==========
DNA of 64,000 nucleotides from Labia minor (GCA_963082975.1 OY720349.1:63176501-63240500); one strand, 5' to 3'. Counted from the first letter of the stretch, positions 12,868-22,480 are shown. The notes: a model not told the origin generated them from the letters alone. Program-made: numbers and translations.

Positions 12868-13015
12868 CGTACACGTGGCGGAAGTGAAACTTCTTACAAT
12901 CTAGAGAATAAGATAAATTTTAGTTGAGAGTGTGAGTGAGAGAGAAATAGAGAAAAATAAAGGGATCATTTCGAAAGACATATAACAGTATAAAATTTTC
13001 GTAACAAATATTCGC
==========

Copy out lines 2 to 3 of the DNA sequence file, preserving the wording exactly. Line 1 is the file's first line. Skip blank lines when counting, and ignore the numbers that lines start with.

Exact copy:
Positions 12868-13015
12868 CGTACACGTGGCGGAAGTGAAACTTCTTACAAT